Carcassonne in the French Languedoc is magical. The old medieval walled Citadel is a maze of cobbled streets, drawbridges, turrets and towers, and is a UNESCO World Heritage Site. Situated on a hilltop, above the River Aude, it really does look like something straight out of a fairytale when seen from a distance.
It’s a wonderful place to explore on foot. Strolling around the double walls, ramparts and narrow cobbled streets is just fascinating and very atmospheric.
But of course, being so magical does have its drawbacks. Carcassonne is one of the most visited places in France, and is understandably hugely popular with coach tour groups. It can therefore be extremely busy during the day, especially during the summer season. And there is the usual overabundance of touristy shops, stalls and cafes.
A Winter Visit
In an attempt to avoid the crowds and the summer heat, Matt and I visited in winter, just after Christmas. And we are so pleased we did. The crowds were indeed less, and if anything the city looks even more magical when the spotlights come on at night. Wandering around after dark, checking out the restaurants, with spotlit turrets and towers at every turn, was a very special experience.
One thing to bear in mind if you do visit in winter is that it can be surprisingly cold. When we visited cold winds were blowing straight down from the nearby snow-capped Pyrenees, making it very chilly indeed.
The Lower Town
As magical as the Citadel is, it is also worth spending time exploring the slightly newer ‘lower town’ across the river. Here there are all the facilities you would expect, including good hotels, restaurants and shopping.
We enjoyed just strolling around, and particularly enjoyed the attractive bridges over the River Aude.
Canal du Midi – Great for a Longer Stroll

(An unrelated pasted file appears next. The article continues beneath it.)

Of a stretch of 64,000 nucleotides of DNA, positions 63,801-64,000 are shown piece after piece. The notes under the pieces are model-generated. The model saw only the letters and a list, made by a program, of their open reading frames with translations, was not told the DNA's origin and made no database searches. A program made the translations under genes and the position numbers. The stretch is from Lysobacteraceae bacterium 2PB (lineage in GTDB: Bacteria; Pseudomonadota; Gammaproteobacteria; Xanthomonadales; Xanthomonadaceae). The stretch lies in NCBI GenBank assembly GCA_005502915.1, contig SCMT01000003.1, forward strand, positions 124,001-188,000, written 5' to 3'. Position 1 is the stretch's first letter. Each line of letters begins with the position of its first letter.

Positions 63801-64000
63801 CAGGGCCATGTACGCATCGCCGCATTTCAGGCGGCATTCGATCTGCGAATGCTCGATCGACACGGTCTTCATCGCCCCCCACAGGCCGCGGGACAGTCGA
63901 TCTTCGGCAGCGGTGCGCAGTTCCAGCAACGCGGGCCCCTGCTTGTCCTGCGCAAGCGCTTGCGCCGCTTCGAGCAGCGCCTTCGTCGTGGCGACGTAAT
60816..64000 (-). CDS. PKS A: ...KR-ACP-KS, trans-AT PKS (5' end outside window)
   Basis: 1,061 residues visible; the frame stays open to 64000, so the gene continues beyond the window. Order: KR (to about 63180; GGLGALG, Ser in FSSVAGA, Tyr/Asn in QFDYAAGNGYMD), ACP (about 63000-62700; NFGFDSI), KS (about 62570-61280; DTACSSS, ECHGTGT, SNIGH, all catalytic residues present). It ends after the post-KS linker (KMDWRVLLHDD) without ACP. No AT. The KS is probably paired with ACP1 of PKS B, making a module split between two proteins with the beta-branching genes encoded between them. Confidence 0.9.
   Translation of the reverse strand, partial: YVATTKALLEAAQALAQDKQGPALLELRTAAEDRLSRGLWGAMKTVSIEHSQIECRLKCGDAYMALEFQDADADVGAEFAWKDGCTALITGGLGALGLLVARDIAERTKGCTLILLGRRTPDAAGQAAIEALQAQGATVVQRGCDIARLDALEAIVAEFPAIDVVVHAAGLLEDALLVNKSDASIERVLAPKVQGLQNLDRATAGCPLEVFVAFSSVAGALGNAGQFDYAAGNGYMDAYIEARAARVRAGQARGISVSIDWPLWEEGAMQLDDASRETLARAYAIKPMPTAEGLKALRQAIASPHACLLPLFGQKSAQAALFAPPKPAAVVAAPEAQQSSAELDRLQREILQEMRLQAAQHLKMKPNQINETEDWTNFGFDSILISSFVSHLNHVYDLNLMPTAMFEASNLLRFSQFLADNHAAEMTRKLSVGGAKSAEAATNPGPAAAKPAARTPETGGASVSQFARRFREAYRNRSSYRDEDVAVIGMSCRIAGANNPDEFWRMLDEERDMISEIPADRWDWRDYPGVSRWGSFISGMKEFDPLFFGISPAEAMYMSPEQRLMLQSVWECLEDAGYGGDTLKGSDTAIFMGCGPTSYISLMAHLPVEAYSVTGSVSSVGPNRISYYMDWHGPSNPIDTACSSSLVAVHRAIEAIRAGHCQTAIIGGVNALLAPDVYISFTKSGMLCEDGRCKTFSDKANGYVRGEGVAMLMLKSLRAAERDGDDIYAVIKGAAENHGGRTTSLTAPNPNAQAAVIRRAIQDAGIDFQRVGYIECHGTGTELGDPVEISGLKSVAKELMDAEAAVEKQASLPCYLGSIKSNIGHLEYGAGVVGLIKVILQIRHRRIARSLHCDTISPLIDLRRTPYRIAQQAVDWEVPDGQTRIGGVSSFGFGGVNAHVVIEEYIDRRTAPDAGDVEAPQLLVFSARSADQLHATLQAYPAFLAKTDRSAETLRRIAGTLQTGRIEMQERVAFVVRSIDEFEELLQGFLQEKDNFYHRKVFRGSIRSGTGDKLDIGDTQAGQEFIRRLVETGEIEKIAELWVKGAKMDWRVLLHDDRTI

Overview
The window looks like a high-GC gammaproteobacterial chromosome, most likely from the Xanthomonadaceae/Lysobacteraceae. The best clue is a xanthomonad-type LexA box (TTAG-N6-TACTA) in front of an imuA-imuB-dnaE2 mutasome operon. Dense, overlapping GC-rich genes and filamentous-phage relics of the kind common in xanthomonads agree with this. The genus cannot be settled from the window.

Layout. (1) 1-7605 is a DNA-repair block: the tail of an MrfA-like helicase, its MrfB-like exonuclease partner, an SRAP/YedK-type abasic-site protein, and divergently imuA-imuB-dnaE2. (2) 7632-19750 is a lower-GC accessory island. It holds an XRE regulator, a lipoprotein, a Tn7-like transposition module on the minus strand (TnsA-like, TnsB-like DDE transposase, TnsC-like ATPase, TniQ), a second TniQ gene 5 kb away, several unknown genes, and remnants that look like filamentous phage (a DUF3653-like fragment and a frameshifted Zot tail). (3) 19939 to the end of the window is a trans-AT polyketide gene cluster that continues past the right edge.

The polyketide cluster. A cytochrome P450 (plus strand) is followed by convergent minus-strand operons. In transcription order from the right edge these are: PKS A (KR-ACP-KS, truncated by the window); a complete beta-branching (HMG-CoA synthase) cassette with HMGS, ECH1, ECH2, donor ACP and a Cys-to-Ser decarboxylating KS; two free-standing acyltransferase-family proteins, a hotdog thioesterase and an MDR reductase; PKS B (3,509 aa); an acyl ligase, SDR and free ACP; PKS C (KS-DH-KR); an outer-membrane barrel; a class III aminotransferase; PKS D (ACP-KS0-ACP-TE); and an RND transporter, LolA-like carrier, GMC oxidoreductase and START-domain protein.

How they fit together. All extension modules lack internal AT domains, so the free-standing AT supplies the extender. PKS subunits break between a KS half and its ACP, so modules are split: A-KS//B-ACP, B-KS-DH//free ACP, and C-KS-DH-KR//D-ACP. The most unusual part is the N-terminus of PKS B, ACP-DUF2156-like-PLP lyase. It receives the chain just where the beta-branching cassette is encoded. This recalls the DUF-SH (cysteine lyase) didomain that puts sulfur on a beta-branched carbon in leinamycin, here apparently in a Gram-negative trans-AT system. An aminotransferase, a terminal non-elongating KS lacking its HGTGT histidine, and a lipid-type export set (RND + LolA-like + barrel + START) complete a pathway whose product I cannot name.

The Citadel is not the only UNESCO Site in town – the Canal du Midi which runs through Carcassonne also has UNESCO status. There are great towpaths beside the canal, making it ideal for a longer stroll if you want to get away from the sounds of the city for a while.
When we visited in mid winter there were sheets of ice on some sections of the canal, which was interesting to see.
If you want to explore further afield, here are a few suggestions.
If you have a car you can easily visit some of the nearby Languedoc Vineyards, or arrange a walk in the wonderful Cathar Castle region.
By rail it is easy to visit nearby Tolouse, Perpignan or Montpellier see RailEurope for timetables and to purchase tickets online.
If you would like to join an organised tour see Viator for a range of options in and around Carcassonne.
Getting to Carcassonne
Carcassonne has its own airport. To check for available flights from your local airport try using Skyscanner.
If you cannot find flights direct to Carcassonne, the city is easily reached by car from the airports at Tolouse, Perpignan, Montpellier or Girona (Spain). For car hire try Holiday Autos for a massive choice at great prices.
Or you can easily travel by train from Tolouse, Bordeaux, Marseilles, Paris and many other cities.
To check train routes, connections and timetables from any starting point see RailEurope.
Where to Stay
We stayed in the Hotel Mercure La Cite, and were very happy with it. The hotel is really conveniently situated, just a few minutes walk the citadel entrance, making it a pleasant stroll in the evenings. It was comfortable, with a good breakfast and pleasant restaurant, and good value.
If you want to splash out and stay actually within the citadel walls, the Hotel de la Cite looks fabulous – we would love to give this one a try one day!
To search the huge range of accommodation available at Carcassonne see this page at booking.com.
Although magical at any time of year, we highly recommend Carcassonne for a short winter break. The sight of the medieval city lit up at night will certainly remain long in your memory.
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